Fire Station Design

BKV Group is a socially responsible leader in the planning and design of first responder facilities, recognized for creativity in design, commitment to sustainability, and innovation in building technology.

Specialized Fire Station Expertise

BKV Group has spent decades becoming experts in fire station planning and design. Our team of architects, interior designers, landscape architects, and engineers has designed well over 200 fire stations for more than 90 different clients. We have completed projects across the nation, ranging from rural volunteer station renovations to administration buildings for large urban departments. We are constantly researching topics of interest to our clients in an effort to serve you better. We carefully examine trends in the fire service industry so we can lead discussions about how they may affect your community in the future. Trends like continued evolution of fire apparatus, interoperability with law enforcement, millennials’ expectations of personal privacy, training-in-place, sustainable operations, and the role of fire prevention activities all affect building design in significant ways, and can be the difference between a 25-year building and a 50-year building. Through this experience and research, our team has developed a deep knowledge of national standards and best practices, as well as an appreciation for the different skill sets and unique attributes that make each department a unique joy with which to work.


Long-Term Planning & Design

In the fire service, resiliency is more than a buzzword – it’s mission critical. At BKV Group, we understand the nature of resiliency, and it informs our design decisions throughout the project. We use diverse solutions to help our clients be prepared for a range of vulnerabilities. The best way to protect firefighters from the hazards of diesel exhaust is to install tailpipe capture devices as well as general garage exhaust fans, each of which is superior under certain conditions but neither of which is ideal for all conditions. We recommend apparatus doors at front and back for ease of driving but also in case something fails, and we extend this redundant mindset to all aspects of the building – HVAC, electricity, plumbing fixtures, alerting, etc. We design for durability, not only to withstand hard use by the firefighters but to protect the firefighters and equipment through intense storms. With low-maintenance and long-lasting materials and a careful approach to long-term energy use, the building can operate at a high level for 50 years or more. We design with multi-functional rooms, with pathways to gracefully integrate future technology, and with renovation and expansion in mind, because we believe that a fire station should be able to adapt to the changing world.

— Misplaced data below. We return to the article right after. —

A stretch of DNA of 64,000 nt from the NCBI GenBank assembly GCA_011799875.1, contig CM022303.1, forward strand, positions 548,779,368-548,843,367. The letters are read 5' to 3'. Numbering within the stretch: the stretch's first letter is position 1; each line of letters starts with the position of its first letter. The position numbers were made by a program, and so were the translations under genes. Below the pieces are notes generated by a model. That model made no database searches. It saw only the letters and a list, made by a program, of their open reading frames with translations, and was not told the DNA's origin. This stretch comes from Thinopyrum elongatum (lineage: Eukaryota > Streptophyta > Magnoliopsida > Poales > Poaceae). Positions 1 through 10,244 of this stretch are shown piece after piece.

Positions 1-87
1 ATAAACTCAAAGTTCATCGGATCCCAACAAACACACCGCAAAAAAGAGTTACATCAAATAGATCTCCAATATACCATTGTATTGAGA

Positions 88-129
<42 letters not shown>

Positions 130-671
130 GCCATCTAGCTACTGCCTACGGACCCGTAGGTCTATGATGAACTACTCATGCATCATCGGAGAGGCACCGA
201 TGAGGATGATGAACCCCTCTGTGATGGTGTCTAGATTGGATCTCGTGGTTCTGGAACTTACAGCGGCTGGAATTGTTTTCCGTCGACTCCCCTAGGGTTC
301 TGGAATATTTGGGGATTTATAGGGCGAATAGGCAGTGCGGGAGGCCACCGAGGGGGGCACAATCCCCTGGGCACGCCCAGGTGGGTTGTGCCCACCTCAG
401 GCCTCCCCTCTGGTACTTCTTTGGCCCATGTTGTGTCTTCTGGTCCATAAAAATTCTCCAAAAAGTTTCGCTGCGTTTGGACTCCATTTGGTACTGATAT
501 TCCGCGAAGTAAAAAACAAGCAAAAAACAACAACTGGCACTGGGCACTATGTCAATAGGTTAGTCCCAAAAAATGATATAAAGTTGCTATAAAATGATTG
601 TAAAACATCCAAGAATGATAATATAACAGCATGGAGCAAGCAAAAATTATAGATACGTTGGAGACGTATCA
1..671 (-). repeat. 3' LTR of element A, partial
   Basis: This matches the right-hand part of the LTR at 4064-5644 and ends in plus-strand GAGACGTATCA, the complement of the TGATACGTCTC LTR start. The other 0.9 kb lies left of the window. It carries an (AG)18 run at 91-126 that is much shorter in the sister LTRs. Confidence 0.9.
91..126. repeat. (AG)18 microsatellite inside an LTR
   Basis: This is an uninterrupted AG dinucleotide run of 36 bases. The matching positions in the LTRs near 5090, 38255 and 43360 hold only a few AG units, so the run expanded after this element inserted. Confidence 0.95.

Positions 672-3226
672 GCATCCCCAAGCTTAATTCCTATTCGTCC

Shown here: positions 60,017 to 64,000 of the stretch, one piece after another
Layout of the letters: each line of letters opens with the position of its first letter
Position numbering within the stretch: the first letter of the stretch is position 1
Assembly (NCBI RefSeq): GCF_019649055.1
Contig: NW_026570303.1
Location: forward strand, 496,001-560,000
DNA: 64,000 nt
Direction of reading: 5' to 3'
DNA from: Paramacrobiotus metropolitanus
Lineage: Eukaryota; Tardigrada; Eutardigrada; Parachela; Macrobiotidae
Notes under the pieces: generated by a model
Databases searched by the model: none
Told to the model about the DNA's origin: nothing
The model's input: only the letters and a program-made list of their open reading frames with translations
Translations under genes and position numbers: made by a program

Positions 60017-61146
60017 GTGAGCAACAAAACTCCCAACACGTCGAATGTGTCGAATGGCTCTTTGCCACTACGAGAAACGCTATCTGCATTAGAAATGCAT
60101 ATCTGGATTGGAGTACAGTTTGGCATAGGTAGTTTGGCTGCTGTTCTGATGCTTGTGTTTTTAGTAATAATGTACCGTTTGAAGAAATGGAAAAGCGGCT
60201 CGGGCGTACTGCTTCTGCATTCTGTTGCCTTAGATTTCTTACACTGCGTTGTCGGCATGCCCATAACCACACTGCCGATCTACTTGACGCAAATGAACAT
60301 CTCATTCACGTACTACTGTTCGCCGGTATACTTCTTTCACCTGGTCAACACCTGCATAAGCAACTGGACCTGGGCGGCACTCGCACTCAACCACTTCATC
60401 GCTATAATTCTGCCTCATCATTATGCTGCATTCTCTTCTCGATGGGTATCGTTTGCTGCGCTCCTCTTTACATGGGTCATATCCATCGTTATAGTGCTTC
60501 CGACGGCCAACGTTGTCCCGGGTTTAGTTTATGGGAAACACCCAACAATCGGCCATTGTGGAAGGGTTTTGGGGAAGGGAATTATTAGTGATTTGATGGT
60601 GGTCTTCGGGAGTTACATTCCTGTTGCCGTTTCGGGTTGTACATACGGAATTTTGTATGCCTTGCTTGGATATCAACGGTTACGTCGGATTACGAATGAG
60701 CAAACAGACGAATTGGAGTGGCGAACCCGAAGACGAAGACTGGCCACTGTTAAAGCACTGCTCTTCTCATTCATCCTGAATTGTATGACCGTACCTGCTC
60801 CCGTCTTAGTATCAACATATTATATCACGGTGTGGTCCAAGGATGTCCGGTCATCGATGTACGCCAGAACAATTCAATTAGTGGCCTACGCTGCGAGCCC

Fire Station Design Experts


Public Safety Practice Leader, Partner
Pittsburgh, PA

Mark Manetti

Government Practice Leader, Partner
Washington, DC

Henry Pittner

Justice Practice Leader, Partner
Chicago, IL

news bites.

Thought Leadership

The “Clean Bay” Concept: A Breath of Fresh Air in Firehouse Design

Craig Carter, Mark Manetti and Brandon Adams specify how new fire stations can be constructed so that members’ risk of contact with carcinogens is minimized greatly.

Fridley Public Safety Facility White Paper

Craig Carter and Michael Healy author this piece focused on the emerging trend of co-locating Fire Stations, Police Stations, and other government building types.

Station Design: Firehouses that Care for Their Occupants

Craig Carter explains that designs of future firehouses will contribute to better sleep, healthier mindsets and better physical wellness.

Station Construction: Budgeting for Soft Costs

Henry Pittner’s explanation of how to thoroughly break down non-construction fire station costs prepares you to answer difficult questions from those who hold the purse strings.

Newest Concepts to Promote Camaraderie & Mental Health

Margaret Lafferty details her design strategies for enlightening fire chiefs and municipal administrators in order to enliven the various interior spaces where the fire station can boost morale.